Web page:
Opera is a form of theatre in which music has a leading role and the parts are taken by singers, but is distinct from musical theater. Such a "work" is typically a collaboration between a composer and a librettist and incorporates a number of the performing arts, such as acting, scenery, costume, and sometimes dance or ballet. The performance is typically given in an opera house, accompanied by an orchestra or smaller musical ensemble, which since the early 19th century has been led by a conductor.
Ballet is a type of performance dance that originated during the Italian Renaissance in the fifteenth century and later developed into a concert dance form in France and Russia. It has since become a widespread, highly technical form of dance with its own vocabulary based on French terminology. It has been globally influential and has defined the foundational techniques used in many other dance genres and cultures. Ballet has been taught in various schools around the world, which have historically incorporated their own cultures and as a result, the art has evolved in a number of distinct ways. See glossary of ballet.
Eduardo De Filippo, also known simply as Eduardo was an Italian actor, playwright, screenwriter, author and poet, best known for his Neapolitan works Filumena Marturano and Napoli Milionaria. Considered one of the most important italian artists of 20th century, Eduardo was the author of many theatrical dramas staged and directed by himself first and later awarded and played outside Italy. For his artistic merits and contribution to the culture was named senatore a vita by Italian Presidente della Repubblica Sandro Pertini.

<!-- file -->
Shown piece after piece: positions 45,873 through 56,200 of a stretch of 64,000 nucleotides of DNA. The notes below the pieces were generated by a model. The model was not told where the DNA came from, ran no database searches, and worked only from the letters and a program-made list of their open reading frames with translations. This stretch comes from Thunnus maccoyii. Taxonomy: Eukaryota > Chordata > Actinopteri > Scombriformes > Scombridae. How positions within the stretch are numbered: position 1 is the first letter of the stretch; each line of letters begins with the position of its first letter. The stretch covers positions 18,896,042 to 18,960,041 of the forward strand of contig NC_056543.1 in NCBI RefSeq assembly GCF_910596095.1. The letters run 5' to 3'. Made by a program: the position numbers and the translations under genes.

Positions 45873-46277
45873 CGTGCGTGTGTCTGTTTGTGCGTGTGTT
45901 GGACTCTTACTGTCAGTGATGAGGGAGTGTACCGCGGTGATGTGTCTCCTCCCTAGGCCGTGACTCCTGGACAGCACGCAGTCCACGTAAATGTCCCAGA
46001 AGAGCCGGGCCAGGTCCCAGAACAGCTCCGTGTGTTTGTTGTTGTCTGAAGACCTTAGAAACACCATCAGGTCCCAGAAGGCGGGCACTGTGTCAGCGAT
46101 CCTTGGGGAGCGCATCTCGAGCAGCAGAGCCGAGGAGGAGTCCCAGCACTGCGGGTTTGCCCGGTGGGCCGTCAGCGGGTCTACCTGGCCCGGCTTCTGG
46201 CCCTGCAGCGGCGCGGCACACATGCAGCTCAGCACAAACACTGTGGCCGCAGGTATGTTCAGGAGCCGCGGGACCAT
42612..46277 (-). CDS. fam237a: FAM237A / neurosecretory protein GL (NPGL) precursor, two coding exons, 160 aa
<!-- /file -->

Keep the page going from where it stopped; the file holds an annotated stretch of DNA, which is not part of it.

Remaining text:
Giovanni Rota was born into a musical family in Milan. Rota was a renowned child prodigy—his first oratorio , L'infanzia di San Giovanni Battista, was written at age 11and performed in Milan and Paris as early as 1923; his three-act lyrical comedy after Hans Christian Andersen, Il Principe Porcaro, was composed when he was just 13 and published in 1926. He studied at the Milan conservatory there under Giacomo Orefice and then undertook serious study of composition under Ildebrando Pizzetti and Alfredo Casella at the Santa Cecilia Academy in Rome, graduating in 1930.
Milan is a city in northern Italy, capital of Lombardy, and the second-most populous city in Italy after Rome, with the city proper having a population of 1,395,274 while its metropolitan city has a population of 3,250,315. Its continuously built-up urban area has a population estimated to be about 5,270,000 over 1,891 square kilometres. The wider Milan metropolitan area, known as Greater Milan, is a polycentric metropolitan region that extends over central Lombardy and eastern Piedmont and which counts an estimated total population of 7.5 million, making it by far the largest metropolitan area in Italy and the 54th largest in the world. Milan served as capital of the Western Roman Empire from 286 to 402 and the Duchy of Milan during the medieval period and early modern age.